In the early days of PBS member station WGBH-Boston, they in conjunction with MIT produced a program called Science Reporter. The program’s aim was explaining modern technological advances to a wide audience through the use of interviews and demonstrations. This week, we have a 1966 episode called “Ticket Through the Sound Barrier”, which outlines the then-current state of supersonic transport (SST) initiatives being undertaken by NASA.
MIT reporter and basso profondo [John Fitch] opens the program at NASA’s Ames research center. Here, he outlines the three major considerations of the SST initiative. First, the aluminium typically used in subsonic aircraft fuselage cannot withstand the extreme temperatures caused by air friction at supersonic speeds. Although the Aérospatiale-BAC Concorde was skinned in aluminium, it was limited to Mach 2.02 because of heating issues. In place of aluminium, a titanium alloy with a melting point of 3,000°F is being developed and tested.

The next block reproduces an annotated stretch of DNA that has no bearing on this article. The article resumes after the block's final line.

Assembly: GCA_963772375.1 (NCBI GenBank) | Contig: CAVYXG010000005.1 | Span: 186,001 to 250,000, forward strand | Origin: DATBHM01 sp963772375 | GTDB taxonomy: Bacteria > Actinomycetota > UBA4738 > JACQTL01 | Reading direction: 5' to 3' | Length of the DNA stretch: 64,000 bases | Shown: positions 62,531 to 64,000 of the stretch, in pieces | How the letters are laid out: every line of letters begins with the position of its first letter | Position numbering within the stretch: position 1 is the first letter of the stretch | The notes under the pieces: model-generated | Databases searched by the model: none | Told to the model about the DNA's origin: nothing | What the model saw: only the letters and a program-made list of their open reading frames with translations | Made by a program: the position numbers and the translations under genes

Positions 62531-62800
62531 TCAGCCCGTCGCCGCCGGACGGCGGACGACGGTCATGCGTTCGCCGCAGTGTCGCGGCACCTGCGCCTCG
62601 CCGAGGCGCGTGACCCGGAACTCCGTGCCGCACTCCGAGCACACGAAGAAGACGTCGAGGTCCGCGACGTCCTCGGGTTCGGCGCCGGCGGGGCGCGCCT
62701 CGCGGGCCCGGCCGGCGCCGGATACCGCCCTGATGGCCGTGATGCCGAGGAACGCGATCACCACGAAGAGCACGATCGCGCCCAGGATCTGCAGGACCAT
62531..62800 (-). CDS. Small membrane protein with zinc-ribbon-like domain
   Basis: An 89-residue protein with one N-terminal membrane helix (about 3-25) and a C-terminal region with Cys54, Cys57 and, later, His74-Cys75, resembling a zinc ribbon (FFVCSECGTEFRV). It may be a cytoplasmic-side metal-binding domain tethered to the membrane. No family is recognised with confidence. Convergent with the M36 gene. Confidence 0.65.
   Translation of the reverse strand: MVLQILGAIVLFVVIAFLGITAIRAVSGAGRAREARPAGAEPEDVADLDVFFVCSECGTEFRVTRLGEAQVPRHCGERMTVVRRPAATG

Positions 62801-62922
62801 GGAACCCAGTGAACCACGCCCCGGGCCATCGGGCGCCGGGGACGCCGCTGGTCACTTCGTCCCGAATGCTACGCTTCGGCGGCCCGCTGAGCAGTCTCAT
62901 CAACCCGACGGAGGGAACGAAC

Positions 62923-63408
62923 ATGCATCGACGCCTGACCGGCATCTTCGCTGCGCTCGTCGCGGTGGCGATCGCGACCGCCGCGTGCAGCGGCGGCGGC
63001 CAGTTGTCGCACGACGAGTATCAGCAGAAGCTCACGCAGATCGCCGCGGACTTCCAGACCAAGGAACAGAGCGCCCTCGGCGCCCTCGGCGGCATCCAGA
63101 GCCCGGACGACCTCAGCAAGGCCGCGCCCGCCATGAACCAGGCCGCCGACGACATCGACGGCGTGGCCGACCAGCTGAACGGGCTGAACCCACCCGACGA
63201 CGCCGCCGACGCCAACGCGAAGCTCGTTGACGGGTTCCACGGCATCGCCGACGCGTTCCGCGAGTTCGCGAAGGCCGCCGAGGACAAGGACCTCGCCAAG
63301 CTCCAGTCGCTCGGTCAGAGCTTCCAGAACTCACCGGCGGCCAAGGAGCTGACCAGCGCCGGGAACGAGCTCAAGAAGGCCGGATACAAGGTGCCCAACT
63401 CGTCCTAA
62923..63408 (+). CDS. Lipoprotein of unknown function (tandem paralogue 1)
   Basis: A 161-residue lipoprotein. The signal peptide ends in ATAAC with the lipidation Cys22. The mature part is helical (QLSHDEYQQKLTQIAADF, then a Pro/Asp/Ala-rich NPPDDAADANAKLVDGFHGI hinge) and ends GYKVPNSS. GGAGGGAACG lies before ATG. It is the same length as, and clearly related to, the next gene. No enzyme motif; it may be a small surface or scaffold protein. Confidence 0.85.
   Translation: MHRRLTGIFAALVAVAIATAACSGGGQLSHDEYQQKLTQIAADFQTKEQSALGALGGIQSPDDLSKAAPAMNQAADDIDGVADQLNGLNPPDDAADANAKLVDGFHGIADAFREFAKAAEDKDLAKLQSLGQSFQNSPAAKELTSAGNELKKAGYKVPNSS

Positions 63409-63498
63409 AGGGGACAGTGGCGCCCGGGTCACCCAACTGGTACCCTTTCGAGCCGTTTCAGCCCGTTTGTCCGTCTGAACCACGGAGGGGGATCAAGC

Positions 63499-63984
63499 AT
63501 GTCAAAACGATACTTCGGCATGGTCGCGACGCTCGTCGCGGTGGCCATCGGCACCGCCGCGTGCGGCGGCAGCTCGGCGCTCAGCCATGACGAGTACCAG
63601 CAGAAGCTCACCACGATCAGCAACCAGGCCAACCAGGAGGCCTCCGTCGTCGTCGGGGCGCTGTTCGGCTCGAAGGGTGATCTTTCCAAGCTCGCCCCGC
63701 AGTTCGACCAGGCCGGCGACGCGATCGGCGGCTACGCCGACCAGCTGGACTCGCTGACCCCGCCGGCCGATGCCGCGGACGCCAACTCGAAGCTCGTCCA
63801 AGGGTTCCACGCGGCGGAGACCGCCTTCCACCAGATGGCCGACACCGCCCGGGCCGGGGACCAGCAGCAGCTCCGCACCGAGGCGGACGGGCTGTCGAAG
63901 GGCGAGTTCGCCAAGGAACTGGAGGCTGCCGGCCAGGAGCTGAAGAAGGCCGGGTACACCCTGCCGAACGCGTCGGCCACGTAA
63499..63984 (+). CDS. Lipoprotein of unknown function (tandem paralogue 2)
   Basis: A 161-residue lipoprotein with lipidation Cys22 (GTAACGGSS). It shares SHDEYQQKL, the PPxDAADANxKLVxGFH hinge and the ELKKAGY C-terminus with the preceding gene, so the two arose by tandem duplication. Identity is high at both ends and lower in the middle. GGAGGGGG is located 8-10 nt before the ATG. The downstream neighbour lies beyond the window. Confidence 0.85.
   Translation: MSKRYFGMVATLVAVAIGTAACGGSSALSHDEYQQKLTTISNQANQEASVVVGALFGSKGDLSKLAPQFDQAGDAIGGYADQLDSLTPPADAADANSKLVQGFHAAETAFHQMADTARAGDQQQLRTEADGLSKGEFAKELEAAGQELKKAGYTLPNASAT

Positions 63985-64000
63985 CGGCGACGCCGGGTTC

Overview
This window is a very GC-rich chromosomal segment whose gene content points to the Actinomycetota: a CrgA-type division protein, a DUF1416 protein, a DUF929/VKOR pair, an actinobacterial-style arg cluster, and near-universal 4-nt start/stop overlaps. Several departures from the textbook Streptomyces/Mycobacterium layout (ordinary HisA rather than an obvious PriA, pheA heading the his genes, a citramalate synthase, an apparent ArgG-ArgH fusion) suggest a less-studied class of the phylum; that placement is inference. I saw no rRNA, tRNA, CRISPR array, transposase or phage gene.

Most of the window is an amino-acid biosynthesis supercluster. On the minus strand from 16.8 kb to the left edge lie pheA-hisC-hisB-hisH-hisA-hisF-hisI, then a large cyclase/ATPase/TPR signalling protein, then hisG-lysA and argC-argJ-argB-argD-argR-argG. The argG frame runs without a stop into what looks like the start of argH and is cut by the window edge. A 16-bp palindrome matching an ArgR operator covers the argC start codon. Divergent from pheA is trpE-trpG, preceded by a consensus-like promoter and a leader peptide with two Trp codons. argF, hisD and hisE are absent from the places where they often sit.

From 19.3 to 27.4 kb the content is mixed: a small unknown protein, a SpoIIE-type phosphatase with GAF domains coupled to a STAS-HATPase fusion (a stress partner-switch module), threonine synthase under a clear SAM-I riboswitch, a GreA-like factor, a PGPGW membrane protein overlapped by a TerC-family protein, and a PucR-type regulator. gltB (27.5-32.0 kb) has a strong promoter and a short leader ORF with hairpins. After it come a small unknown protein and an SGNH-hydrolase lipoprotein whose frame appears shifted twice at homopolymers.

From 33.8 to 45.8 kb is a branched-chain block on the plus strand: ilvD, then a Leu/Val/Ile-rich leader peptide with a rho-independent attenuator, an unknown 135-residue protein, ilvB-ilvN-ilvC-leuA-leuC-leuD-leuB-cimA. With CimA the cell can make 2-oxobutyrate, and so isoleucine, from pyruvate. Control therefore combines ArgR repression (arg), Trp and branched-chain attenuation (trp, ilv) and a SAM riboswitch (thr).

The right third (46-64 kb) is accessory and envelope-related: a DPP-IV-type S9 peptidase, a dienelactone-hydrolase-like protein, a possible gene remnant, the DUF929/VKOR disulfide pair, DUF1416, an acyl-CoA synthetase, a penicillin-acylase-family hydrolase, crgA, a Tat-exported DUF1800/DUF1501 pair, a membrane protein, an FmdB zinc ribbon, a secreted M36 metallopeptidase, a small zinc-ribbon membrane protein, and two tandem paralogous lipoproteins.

Continue reading “Retrotechtacular: Supersonic Transport Initiatives”
By now you’d think we’ve seen just about every means of robotic actuator possible. We have Cartesian bots, Stewart platforms, SCARA bots, Delta bots, and even some exceedingly bizarre linkages from [Nicholas Seward]. We’re not done with odd robotic arms, it seems, and now we have Delta-ish robots that can move outside their minimum enclosed volume. They’re fresh from the workshop of [Aad van der Geest], and he’s calling them double and triple Deltas.
Previous Delta robots have used three universal joints to move the end effector up and down, and side to side. They’re extremely fast and are a great design for 3D printers and pick and place machines, but they do have a limitation: the tip of a single Delta can not move much further than the base of the robot.
By adding more parallelograms to a Delta, [Aad] greatly increases working volume of a his robots. One of the suggested uses for this style of bot is for palletizers, demonstrated in the video below by stacking Jenga blocks. There is another very interesting application: legs. There’s footage of a small, simple triple Delta scooting around the floor, supported by wire training wheels below. It makes a good cat toy, but we’d love to see a bipedal robot with this style of legs.
Continue reading “The Triple Delta Robot Arm (and Leg)”